The companionway has a Lexan door that can be locked from the inside while still admitting air flow. The door has a raised sill to prevent water from flooding below as required in the CE Cat A Offshore regulations. The companionway has five steps that are shaped to be good underfoot when the boat is heeled over to her normal 12 degrees. The engine compartment is under the companion steps and accessed by lifting the steps and through side hatches in the two aft cabins. The engine room is tight but you can perform all routine maintenance without taking the boat apart.
The 41.1 has four interior options but all four use the same basic saloon plan. The saloon has the galley to port as you descend the stairs. It s a simple L-shaped galley with a large fridge—top and side loading—a two burner propane stove, a microwave in a cabinet and plenty of locker space. While there is no post to hang onto in the galley, there is a safety bar across the stove and the counter has deep fiddles all around that keep water contained and provide handholds.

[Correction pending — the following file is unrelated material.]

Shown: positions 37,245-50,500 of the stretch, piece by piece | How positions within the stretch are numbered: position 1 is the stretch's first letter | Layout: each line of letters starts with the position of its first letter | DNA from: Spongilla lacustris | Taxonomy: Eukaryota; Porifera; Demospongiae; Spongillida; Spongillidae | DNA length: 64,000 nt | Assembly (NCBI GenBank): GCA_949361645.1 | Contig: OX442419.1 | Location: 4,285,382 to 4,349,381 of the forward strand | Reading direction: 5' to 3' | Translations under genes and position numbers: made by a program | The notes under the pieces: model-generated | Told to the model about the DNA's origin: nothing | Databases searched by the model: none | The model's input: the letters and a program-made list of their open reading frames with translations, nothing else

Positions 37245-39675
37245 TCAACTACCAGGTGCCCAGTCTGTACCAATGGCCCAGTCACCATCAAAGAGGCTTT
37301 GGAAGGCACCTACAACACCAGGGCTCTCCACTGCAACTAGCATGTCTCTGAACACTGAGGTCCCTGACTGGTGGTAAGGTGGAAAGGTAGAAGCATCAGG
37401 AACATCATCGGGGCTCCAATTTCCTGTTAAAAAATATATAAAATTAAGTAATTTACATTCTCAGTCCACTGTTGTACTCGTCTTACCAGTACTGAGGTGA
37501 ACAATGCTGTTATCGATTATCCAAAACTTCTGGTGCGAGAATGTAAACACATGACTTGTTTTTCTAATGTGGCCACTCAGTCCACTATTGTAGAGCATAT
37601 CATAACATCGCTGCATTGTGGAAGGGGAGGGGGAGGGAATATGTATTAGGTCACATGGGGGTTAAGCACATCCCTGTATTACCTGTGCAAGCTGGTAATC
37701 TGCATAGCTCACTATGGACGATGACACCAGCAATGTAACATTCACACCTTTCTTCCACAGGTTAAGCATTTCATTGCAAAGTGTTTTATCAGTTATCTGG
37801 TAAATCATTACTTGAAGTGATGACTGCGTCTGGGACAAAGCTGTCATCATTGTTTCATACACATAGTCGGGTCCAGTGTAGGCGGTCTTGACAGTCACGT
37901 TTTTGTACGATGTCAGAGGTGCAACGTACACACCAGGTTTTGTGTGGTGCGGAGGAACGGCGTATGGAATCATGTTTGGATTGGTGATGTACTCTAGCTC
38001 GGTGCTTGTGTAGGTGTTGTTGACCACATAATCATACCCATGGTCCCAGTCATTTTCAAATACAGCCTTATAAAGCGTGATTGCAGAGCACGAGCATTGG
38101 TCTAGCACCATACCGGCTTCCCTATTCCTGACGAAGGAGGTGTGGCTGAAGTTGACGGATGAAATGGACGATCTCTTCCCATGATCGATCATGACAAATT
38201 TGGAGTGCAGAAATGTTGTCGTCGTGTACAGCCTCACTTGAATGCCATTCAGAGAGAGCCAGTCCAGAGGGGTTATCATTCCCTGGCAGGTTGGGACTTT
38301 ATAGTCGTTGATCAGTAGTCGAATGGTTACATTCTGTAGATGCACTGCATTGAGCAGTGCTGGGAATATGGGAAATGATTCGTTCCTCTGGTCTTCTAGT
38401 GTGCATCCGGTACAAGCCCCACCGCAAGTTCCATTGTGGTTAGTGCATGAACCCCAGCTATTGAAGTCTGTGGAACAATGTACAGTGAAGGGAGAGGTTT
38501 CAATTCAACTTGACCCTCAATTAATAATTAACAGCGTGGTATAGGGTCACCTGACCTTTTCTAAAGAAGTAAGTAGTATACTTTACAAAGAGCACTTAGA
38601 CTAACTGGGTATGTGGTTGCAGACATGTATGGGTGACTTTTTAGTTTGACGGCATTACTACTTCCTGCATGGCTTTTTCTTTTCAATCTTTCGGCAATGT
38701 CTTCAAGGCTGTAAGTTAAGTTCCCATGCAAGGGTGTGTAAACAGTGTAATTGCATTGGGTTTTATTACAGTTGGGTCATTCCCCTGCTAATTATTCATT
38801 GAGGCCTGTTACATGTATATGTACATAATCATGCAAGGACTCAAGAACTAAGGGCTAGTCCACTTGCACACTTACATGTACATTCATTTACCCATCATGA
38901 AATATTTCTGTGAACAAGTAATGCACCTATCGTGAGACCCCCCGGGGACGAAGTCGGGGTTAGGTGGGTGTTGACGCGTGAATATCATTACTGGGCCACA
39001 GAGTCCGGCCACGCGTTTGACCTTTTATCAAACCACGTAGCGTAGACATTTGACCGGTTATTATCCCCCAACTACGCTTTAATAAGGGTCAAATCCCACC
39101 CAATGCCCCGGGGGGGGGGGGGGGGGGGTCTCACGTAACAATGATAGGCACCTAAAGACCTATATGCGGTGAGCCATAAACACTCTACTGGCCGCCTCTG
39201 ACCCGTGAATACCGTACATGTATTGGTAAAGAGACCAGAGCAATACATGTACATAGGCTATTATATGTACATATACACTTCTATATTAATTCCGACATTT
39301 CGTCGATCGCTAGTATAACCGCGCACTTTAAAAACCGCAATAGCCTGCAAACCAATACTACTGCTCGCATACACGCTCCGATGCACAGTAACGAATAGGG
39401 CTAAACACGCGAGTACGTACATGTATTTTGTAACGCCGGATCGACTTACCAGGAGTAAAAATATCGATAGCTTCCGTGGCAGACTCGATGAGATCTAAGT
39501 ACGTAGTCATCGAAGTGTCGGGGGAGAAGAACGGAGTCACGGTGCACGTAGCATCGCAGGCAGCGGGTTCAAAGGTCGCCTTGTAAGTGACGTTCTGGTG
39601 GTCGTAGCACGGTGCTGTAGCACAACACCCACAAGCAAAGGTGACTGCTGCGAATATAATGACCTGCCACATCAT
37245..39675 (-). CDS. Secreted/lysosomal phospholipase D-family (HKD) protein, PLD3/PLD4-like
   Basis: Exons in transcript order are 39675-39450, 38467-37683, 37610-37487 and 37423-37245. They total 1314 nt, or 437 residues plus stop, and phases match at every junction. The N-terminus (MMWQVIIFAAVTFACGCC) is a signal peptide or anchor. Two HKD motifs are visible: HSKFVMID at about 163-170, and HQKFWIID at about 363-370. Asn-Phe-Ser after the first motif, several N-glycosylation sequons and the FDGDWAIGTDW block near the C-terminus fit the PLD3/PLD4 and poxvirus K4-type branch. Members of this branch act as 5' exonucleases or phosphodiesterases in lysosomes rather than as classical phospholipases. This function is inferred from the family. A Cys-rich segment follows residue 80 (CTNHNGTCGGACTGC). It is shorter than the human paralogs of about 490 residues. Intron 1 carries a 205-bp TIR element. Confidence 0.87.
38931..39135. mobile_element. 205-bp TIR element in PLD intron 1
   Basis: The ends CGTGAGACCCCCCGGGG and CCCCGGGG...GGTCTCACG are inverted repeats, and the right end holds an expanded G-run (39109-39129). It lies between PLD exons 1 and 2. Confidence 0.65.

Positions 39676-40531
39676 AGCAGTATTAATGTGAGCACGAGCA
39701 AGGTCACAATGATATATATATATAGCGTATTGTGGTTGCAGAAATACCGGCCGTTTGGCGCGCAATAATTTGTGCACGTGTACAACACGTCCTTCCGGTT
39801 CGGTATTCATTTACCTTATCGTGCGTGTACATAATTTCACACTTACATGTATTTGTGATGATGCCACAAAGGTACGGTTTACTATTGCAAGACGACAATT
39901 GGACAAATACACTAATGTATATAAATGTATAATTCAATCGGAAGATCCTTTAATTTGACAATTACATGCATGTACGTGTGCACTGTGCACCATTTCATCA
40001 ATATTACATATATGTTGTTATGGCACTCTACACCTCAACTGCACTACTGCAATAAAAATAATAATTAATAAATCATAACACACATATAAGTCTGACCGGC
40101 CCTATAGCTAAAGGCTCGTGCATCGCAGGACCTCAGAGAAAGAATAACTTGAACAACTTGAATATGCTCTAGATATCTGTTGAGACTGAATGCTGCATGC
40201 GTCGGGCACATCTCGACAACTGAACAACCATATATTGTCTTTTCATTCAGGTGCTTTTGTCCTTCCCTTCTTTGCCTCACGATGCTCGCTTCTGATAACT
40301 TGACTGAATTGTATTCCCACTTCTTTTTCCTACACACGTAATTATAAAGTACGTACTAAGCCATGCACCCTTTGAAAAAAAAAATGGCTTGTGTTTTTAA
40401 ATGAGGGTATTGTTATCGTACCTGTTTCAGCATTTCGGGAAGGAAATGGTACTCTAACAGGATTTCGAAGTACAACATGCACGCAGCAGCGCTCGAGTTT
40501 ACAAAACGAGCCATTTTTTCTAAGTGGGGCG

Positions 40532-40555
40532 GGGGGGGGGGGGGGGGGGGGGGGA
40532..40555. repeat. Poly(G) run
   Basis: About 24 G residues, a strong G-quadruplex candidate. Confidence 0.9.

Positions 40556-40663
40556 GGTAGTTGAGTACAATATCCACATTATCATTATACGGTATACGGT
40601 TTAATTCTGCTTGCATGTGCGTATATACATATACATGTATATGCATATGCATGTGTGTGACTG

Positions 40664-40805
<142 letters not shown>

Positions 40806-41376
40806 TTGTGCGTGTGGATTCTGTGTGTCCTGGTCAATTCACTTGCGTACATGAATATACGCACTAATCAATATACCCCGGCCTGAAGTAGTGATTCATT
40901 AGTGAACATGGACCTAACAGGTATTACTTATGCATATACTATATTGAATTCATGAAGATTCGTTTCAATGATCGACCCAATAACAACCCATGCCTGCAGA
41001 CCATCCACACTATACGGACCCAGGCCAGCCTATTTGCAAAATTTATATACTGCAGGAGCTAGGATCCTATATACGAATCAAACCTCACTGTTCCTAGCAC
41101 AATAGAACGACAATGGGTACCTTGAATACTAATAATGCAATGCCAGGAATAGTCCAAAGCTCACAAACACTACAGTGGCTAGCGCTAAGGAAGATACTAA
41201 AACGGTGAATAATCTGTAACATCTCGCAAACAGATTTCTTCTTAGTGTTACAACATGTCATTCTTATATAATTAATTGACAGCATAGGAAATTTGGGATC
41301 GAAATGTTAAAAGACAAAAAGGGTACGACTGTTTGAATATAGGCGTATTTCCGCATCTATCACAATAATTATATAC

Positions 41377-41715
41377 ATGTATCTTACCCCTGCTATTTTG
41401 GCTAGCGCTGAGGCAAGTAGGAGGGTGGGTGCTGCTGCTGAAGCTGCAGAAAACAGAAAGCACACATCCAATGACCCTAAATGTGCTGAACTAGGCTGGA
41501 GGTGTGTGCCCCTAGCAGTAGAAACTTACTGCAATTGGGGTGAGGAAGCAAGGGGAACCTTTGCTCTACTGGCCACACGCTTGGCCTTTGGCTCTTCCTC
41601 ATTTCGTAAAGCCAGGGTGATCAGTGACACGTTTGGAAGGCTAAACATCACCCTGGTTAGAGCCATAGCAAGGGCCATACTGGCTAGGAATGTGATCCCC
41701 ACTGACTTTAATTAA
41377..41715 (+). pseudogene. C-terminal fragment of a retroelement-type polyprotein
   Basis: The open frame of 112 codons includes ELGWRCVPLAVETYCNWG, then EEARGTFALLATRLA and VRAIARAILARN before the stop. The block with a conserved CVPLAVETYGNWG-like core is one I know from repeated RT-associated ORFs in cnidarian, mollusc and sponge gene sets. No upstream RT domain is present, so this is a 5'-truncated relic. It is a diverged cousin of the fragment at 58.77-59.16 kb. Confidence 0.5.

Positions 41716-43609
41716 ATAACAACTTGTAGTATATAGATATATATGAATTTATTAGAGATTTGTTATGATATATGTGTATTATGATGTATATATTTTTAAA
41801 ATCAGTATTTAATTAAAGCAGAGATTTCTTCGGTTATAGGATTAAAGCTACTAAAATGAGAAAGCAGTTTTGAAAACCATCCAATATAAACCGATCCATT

Across from the galley is the aft or main head, which has a large separate shower stall that will double as a good wet locker when sailing in rain or rough conditions. Oddly, the boat we sailed had a huge mirror on the saloon bulkhead that frames the head. Since sailors are the least vain class of humans we know, the mirror must have been for added light and the illusion of more space. Below the mirror is the liquor cabinet. All told, we found 17 slots for stowing wine bottles. D’accord.
The dinette is U-shaped and will seat four for dinner while another two or three can eat off their laps on the settee to port. The bench in the dinette is long enough to be a good sea berth during passages offshore.